“How Should Christians Have Sex?” – A Belated Response to Katelyn Beaty

[Image description: Photo is an Escher-inspired painting of red and white birds.]

I’m late to the party on this. Katelyn Beaty’s New York Times opinion piece “How Should Christians Have Sex?” came out on June 15th, and I’ve just read it over a month later–I’m a miserly curmudgeon who won’t buy a subscription. (I did skim a couple of Twitter threads that I’m now unable to find, so I hope I’m not plagiarizing.) Here are my thoughts as a Christian who fortunately didn’t grow up in purity culture: 

In the piece, Beaty describes her negative experiences with Christian purity culture, acknowledging that purity culture has caused a lot of harm. Yet, according to Beaty, “its collapse has left a void for those of us looking for guidance in our intimate lives.” Beaty finds progressive Christianity’s looser guidelines to the question “How Should Christians Have Sex?” lacking. 

She does cover one progressive answer, citing Pastor Nadia Bolz-Weber’s Shameless (which I’ve also read). Beaty writes that Bolz-Weber “proposes a sexual ethic grounded in the goodness of bodies and of sexual expression based in consent, mutuality, and care.” My response when reading that was “There it is; there’s a sexual ethic that I can buy into.” 

Beaty felt differently, writing, “One would think that Pastor Bolz-Weber’s shame-free ethic would be a tall glass of water for a grace-parched soul. Instead, I find myself left with a sense of loss.” A bit later, Beaty says, “I yearn for guidance on how to integrate faith and sexuality in ways that honor more than my own desires in a given moment.” Throughout the article, Beaty searches for something more in a sexual ethic but somehow only skims the surface of the “progressive” ethics that she finds wanting. I wonder whether progressive Christianity’s acceptance of so many things that she was taught to condemn makes it difficult for her to take it seriously as a source of ethical wisdom. 

Please note, I don’t think progressive Christianity is beyond reproach, and Beaty may be responding to a ‘watered down’ quality that is apparent in some progressive settings. 

In that vein, Beaty says a couple of things that I agree with. For example, she states, “I long for more robust categories of right and wrong besides consent – a baseline, but only that – and more than a general reminder not to be a jerk.” She has a point; consensual is not a synonym for ‘good’ (I’ve heard that Joseph Fischel’s book Screw Consent provides a great critique of the treatment of consent as a satisfactory ethic in itself). 

But as Beaty says herself, the ethic that Nadia Bolz-Weber describes is about care and mutuality as well. Beaty says, “I also want to know what Jesus thinks.” For people who see Jesus as an exemplar or even a guide, that’s a good question.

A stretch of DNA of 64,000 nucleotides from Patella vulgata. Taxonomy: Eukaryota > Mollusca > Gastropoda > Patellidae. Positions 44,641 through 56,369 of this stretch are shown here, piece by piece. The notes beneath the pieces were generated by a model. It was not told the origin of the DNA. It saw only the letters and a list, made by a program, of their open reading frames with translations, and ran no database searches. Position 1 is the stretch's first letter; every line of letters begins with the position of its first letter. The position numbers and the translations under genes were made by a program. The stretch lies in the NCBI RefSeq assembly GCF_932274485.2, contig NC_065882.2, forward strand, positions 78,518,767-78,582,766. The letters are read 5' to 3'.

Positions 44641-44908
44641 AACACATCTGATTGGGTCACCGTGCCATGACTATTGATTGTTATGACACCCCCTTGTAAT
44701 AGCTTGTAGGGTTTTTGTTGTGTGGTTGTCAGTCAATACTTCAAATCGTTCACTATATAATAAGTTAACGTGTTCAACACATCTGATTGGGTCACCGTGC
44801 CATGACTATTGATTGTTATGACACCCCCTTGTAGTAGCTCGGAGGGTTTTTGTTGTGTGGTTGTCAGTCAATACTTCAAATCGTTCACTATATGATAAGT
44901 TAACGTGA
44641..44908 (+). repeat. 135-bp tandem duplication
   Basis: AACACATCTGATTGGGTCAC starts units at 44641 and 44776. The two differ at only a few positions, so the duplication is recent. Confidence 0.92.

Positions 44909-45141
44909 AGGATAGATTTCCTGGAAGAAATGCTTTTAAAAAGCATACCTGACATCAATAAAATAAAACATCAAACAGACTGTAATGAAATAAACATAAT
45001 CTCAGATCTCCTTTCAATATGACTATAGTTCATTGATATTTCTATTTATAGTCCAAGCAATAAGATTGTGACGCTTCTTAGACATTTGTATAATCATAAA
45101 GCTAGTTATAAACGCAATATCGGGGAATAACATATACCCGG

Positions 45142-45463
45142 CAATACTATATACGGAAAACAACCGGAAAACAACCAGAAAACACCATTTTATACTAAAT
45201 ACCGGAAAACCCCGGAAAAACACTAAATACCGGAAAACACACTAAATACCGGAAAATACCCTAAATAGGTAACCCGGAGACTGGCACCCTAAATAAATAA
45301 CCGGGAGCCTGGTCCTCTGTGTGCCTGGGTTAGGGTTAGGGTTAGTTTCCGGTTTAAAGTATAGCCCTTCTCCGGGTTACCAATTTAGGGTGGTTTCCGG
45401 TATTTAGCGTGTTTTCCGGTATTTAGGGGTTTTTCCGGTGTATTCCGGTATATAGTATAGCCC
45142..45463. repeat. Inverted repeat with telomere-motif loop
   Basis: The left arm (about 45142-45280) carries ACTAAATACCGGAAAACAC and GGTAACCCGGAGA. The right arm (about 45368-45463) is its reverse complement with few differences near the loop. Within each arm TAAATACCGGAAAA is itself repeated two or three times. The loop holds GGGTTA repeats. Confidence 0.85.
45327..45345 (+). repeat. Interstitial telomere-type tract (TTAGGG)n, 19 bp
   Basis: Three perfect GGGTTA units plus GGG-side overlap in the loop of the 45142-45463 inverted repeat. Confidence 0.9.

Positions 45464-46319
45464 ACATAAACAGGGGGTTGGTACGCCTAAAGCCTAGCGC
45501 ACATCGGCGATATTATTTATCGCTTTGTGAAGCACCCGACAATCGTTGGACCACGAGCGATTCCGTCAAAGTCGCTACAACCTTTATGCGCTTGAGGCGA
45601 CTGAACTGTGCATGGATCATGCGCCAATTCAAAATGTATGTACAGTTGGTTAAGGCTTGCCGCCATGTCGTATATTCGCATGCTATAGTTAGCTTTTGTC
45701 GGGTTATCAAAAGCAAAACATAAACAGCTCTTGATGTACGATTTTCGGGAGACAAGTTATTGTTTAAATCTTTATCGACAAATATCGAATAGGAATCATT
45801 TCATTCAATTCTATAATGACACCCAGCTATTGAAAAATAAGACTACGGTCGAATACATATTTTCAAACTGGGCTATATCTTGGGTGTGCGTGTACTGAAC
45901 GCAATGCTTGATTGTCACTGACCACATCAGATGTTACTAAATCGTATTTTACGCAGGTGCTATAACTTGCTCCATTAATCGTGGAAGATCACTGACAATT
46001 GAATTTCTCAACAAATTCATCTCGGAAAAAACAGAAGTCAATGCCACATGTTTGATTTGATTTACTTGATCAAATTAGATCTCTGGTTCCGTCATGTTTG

But Jesus has almost nothing to say about sex in the Gospels. In fact, he may not share “the traditional Christian vision for married sex” that Beaty idolizes; in Jesus’ context, marriage was largely a matter of economic survival and control, not love.

Frankly, consent and mutuality were not on the radar of a society (the Roman Empire) in which over a third of the population was enslaved. I suspect that much of what Beaty associates with ‘traditional’ Christian sexuality and marriage come from Paul filtered through the commentary of Origen, Saint Augustine, and more recent evangelical thinkers who took up the ‘defense’ of heterosexual marriage as a political cause. 

Jesus does, however, say and show a lot about care. Beaty describes “married sex” as “a bodily expression that two people will be for each other, through all seasons.” Perhaps, for her and many others, (monogamous, sexually active) marriage is the best way to embody values of care and mutuality. It isn’t the most ethical path for everyone, though, and choosing a different path isn’t a sign of moral decay. 

Having ignored wholesale any part of Bolz-Weber’s ethic other than “consent,” Beaty concludes by declaring, “I find the traditional Christian vision for married sex radical, daunting, and extremely compelling – and one I want to uphold, even if I fumble along the way.” Far be it for me, a Christian connoisseur of the queer and kinky, to critique a person’s attraction to anything “daunting.” If she is compelled by this definition of marriage as “spiritual covenant,” it sounds like she has resolved her own problem; there is no void to fill because she has articulated a sexual ethic based on her experience; I’d also add that she likely finds consent, care, and mutuality in her vision of marriage. 

If that is the case, I wonder why she is concerned about the “lack of guidance” outside of purity culture. When I finished reading her opinion piece, I thought, “So what? Why this article?” I wonder whether it worries her that she might have reached a different understanding without the early guidance (and abuse, I daresay) of purity culture. I wonder whether she is searching for more boundaries because she still feels like she must be doing something shameful if she lets herself come to her own conclusions about ethical sexuality. I hear her saying “It can’t be that simple!” as she ignores the rich sexual ethics that Christians (especially queer ones) create every day outside the confines of purity culture. 

It saddens me that so many people think that rigidity is the mark of a good sexual ethic, that it honors God. Ultimately, we all get to craft our own ethics based on our needs and experiences. We needn’t worry that it’s ‘not difficult enough’ to follow; we get to explore for ourselves and find the ways that we can best promote justice and kindness through our actions. It’s not wishy-washy or empty of moral value; it’s courageous. I hope that someday, Katelyn Beaty will make peace with that and feel confident abandoning the pursuit of rules so that she can feel free to pursue a sexual ethic that reflects the love of God instead.